NEW JERSEY – U.S. Senator Bob Menendez (D-N.J.) joined with the Under Secretary of the VA for Health, Dr. Shereef Elnahal, this week to tour the East Orange Veterans Affairs Medical Center and discuss the recently enacted Sergeant First Class Health Robinson Honoring Our Promise to Address Comprehensive Toxics (PACT) Act, which expands essential VA benefits to cover more than 3.5 million toxic-exposed veterans and includes the Senator’s provision to improve benefits and care for veterans who served in the Gulf War and other wars in the region.
“Before the PACT Act, veterans were forced to fill out a separate questionnaire for each symptom only for adjudicators to order them labs and exams that failed to connect multiple symptoms to one illness. As a result, claims for Gulf War illness took longer to diagnose and veterans affected by this were denied more often than other service-related disabilities,” Menendez said. “And despite studies showing that Afghanistan and Iraq vets suffered from similar conditions — for some reason, only those who served in Iraq were eligible for presumptive benefits. This kind of bureaucratic nightmare is exactly why I pushed to successfully include my bill, the Improving Benefits for Gulf War Veterans Act, into the final bill signed into law.”
The landmark bipartisan legislation discussed is named after Sergeant First Class Health Robinson, who died in 2020 from toxic exposure as a result of his military service in Kosovo and Iraq. The PACT Act reformed VA benefits and health care for veterans who were exposed to toxic substances during their service.
The Senator secured the inclusion of the Improving Benefits for Gulf War Veterans Act when President Biden signed the PACT Act into law. This expanded the VA health care eligibility to include Persian Gulf War veterans.
Specifically, the Senator’s Improving Benefits for Gulf War Veterans Act:
- Permanently extended the period of eligibility for benefits;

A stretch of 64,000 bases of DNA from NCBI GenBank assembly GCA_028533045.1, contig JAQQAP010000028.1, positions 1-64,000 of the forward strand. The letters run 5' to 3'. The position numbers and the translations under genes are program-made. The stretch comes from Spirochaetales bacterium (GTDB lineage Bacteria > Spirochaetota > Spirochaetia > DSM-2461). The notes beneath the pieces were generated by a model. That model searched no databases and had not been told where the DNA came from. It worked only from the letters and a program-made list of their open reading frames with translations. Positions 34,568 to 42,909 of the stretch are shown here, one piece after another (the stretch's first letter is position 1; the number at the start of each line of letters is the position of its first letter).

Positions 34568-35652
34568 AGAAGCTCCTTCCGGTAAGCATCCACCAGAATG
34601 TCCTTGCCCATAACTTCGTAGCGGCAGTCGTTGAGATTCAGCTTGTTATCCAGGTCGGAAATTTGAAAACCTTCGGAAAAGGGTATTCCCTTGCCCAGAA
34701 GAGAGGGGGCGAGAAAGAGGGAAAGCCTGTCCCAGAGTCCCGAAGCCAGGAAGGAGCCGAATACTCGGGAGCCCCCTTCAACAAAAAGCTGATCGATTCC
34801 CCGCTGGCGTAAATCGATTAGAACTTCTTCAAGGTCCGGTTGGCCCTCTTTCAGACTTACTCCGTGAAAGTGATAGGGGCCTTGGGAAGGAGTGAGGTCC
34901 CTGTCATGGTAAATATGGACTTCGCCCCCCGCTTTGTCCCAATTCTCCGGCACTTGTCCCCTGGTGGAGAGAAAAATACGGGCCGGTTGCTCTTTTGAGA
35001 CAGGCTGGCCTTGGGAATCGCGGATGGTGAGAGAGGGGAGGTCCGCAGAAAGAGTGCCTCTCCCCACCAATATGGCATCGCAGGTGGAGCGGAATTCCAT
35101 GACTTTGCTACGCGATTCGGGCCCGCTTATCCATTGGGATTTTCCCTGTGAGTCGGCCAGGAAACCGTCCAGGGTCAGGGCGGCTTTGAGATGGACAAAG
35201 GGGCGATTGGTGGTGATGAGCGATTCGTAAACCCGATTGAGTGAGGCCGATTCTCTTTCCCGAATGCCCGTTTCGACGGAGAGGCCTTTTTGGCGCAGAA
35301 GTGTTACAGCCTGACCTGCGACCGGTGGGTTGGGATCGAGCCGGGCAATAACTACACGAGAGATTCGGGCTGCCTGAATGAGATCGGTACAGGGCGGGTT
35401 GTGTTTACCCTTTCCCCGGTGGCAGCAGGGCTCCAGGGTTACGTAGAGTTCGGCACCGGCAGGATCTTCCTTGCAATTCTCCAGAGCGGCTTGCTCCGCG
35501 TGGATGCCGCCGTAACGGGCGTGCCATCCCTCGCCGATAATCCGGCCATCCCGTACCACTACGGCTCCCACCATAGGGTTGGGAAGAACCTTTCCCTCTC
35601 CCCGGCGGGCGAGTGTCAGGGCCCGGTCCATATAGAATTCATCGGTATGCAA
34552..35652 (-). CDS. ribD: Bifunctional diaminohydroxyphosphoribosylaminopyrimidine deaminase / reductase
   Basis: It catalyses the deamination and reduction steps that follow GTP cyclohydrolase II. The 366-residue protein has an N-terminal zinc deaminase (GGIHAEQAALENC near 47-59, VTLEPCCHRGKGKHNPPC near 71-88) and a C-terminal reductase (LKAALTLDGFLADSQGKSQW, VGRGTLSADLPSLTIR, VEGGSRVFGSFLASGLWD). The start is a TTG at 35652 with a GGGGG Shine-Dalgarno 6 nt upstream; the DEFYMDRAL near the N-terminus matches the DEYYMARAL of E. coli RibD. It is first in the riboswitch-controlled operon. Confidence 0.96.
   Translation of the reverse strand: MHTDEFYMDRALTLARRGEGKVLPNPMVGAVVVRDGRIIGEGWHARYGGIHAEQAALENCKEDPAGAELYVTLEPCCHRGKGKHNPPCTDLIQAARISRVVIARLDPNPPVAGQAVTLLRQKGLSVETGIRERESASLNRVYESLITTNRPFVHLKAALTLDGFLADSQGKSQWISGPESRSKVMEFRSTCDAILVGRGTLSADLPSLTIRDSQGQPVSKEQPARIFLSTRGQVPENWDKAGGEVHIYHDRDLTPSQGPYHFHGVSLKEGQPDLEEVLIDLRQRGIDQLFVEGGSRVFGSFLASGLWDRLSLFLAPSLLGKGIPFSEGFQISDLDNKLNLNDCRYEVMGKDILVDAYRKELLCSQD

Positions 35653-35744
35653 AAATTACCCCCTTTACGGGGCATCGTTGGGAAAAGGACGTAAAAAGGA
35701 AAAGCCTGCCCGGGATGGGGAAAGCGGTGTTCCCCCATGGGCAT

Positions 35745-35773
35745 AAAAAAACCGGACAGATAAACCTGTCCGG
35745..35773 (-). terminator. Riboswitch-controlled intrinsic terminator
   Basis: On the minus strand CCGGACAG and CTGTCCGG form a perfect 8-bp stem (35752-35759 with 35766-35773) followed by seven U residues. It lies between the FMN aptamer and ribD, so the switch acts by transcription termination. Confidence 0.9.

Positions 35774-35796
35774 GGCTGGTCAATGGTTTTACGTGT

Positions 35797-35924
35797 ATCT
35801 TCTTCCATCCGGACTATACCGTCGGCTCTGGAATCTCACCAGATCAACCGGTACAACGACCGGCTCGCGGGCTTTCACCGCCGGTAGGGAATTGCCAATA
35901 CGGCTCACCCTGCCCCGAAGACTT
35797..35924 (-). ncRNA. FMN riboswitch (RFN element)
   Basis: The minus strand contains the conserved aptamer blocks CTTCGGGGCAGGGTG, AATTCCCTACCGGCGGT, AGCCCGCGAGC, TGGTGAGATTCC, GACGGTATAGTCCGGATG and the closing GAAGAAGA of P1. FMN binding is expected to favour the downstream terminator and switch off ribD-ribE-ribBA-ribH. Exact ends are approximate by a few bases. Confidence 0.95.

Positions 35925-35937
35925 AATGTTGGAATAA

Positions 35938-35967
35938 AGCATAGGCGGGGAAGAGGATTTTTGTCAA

- This ensured veterans whose symptoms did not manifest until later in life received the benefits they earned.
- Expanded veteran eligibility for VA benefits;
- This made veterans who served in Afghanistan, Israel, Egypt, Turkey, Syria and Jordan eligible for benefits, and lowered the eligibility threshold to zero percent, allowing more veterans to receive disability compensation and other benefits.
- Improved training for VA staff;
- This required the VA to ensure department personnel are appropriately trained in dealing with Gulf War Illness claims and to report to Congress annually on actions taken.
- Created a single, uniform disability-based questionnaire (DBQ)
- This required the VA to develop a single DBQ for the Gulf War Illness, to facilitate more timely accurate consideration of disability compensation.
Sen. Menendez has long been a strong advocate for providing better health care and benefits for our veterans across the country. In June, Sen. Menendez joined Senate colleagues in introducing the Improving Whole Health for Veterans with Chronic Conditions Act, legislation that would establish a new pilot program to provide comprehensive dental care to veterans with diabetes and ischemic heart disease.
In May, Sens. Menendez and Booker, along with U.S. Representatives Lauren Underwood (D-Ill.-14) and Alma Adams (D-N.C.-12) reintroduced the bicameral Black Maternal Health Momnibus Act, historic legislation to save the lives of pregnant women and mothers, and increased funding for programs to improve maternal health care for veterans.
In March, the Senator Menendez introduced legislation to ensure U.S. veterans can access education benefits they have earned. The legislation would require the VA to update its technology to pay GI Bill benefits for veterans taking approved coursework while attending educational institutions and universities abroad that lack an Employee Identification Number (EIN) or U.S. bank account.